when multiple persons are on a property deed and a family member who was on the deed passes away who gets the personal property? The personal property of the deceased is located in and on the real property. all on the deed are family to the person who died. They did not inherit the real property, they were on the property as all co-owners before the death. Also, 3 of the co-owners do not want a certain person on the property what so ever (this person is not on the property deed, but is a child of one of the property owners) can the 3 owners require that she not be let to stay on the property? and if not can they request rent from this person?
The personal property is controlled by the will of the decedent if it is their property. If there is no will then the laws of intestacy of the state would control. It is not part of the land or real estate.
You really should employ an estates attorney in light of your family configurations and the issues you raise. This forum cannot solve your problems.
Hope this helps.
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Real Estate Attorney
Depending upon the value of the personal property, the distribution of the property may be simple. However, simple or not, the proper way to distribute the property is to open an Estate in Circuit Court of the county where the deceased lived. Arkansas law allows for "small estates" to be opened and closed almost immediately. If the assets are over the maximum limit for small estates, then you will have to open a regular estate which takes more time to complete. A person can alway "disclaim" their interest in any property if they do not want it.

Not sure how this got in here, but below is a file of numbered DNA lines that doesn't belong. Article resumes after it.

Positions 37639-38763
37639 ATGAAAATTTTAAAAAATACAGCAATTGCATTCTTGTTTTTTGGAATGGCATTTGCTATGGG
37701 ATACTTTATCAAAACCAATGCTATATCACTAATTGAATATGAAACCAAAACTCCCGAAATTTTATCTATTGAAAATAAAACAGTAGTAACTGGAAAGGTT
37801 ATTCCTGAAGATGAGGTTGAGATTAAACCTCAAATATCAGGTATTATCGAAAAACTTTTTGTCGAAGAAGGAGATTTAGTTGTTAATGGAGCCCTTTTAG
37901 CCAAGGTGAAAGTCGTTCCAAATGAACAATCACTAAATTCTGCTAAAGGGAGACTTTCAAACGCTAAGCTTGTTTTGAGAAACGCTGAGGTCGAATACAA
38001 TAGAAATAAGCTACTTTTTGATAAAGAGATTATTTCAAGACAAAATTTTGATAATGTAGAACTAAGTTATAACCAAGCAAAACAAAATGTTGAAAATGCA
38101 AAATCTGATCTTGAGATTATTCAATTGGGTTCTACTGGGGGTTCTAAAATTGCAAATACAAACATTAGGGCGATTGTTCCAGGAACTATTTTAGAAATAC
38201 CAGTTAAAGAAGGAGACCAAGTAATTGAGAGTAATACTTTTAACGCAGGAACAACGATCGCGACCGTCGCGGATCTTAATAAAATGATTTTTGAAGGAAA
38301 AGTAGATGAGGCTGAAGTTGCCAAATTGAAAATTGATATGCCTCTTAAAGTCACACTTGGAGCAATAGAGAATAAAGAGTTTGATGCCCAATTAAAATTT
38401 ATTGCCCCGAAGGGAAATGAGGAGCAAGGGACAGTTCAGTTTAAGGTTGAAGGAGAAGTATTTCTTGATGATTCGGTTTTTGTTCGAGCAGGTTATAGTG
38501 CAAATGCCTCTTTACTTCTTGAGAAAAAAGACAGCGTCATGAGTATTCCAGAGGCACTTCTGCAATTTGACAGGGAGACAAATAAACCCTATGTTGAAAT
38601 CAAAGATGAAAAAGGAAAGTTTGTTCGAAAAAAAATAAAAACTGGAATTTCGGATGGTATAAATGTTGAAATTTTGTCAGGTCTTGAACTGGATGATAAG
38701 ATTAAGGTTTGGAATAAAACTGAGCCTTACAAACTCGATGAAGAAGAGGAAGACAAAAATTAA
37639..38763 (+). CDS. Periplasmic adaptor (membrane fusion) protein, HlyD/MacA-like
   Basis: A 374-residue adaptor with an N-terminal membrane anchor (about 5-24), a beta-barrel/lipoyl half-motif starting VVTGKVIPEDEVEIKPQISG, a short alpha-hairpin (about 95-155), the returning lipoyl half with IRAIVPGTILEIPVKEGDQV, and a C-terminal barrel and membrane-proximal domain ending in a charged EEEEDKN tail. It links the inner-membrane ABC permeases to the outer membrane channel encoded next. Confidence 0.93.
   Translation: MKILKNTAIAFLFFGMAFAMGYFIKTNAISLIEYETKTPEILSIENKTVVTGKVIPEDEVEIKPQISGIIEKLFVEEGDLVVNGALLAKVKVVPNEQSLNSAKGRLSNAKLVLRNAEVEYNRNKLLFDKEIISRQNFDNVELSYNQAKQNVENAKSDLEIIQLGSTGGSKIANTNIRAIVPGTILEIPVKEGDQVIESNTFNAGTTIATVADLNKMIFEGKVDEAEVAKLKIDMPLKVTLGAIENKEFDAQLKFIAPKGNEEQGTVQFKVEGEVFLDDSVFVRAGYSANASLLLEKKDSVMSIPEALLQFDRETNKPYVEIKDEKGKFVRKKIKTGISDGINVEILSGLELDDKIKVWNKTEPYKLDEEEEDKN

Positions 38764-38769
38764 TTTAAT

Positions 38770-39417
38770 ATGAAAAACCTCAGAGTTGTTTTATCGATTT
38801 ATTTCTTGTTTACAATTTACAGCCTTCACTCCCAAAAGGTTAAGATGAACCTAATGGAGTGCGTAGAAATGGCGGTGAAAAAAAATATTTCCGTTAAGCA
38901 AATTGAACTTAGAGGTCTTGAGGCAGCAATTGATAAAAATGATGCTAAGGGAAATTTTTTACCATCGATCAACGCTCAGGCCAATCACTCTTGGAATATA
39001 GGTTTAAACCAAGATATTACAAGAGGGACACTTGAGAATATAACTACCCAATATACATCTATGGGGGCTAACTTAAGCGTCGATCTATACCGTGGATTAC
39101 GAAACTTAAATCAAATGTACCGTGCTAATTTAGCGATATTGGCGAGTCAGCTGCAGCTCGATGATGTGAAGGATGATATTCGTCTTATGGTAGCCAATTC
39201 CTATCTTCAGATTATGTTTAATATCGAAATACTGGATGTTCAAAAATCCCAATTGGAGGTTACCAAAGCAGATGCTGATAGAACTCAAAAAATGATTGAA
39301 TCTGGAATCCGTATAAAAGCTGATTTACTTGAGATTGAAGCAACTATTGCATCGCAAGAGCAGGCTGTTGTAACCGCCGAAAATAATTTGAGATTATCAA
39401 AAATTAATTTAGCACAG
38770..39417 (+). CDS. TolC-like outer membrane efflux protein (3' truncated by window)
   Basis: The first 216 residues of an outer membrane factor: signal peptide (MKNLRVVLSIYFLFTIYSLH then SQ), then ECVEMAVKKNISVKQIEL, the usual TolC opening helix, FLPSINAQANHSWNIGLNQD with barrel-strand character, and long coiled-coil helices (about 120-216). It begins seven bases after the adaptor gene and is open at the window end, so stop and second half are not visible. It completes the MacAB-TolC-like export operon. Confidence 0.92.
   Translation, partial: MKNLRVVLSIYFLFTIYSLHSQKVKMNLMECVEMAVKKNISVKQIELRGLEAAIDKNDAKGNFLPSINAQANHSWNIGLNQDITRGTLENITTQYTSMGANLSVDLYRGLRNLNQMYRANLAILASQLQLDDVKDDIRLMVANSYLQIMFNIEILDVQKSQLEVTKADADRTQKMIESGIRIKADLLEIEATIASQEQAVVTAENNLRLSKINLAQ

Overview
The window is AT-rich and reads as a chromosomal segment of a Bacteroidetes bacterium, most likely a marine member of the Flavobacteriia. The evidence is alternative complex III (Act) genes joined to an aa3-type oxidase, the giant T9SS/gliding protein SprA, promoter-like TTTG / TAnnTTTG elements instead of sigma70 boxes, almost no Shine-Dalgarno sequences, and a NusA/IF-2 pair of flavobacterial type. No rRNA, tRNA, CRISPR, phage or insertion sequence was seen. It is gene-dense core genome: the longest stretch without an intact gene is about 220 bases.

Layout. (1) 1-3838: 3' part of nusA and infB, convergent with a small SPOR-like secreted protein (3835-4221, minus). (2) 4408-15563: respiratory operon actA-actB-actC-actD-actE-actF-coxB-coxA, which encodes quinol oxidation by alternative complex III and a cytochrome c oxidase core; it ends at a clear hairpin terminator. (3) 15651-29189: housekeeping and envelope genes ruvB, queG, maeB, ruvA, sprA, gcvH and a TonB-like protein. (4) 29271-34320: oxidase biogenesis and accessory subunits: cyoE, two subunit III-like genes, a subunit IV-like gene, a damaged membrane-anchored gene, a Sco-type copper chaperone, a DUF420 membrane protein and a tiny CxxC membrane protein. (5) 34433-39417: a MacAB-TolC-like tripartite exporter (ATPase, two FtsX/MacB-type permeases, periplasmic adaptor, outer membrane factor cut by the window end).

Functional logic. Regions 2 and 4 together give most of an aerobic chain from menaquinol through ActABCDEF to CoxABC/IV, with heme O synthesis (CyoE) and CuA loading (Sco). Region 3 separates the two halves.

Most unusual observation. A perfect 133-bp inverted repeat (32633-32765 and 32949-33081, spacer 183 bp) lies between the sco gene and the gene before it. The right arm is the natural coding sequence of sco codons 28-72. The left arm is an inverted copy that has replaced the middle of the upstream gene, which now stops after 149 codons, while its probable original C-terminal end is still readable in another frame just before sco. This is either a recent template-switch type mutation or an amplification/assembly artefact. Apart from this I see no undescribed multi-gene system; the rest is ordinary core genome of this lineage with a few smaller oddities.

If there is a fight over the use of the property, or if someone is kept off the property that they have a co-owner interest, then the person not living on the property can demand rent for the use of the property. If this is happening, then best thing is to get a lawyer to help walk through the process.
This answer does not create a attorney client relationship and cannot be relied upon as a legal opinion as there are too many unknown facts to this matter to render an opinion at this time. Campbell & Grooms, PLLC http://www.aoclegal.com
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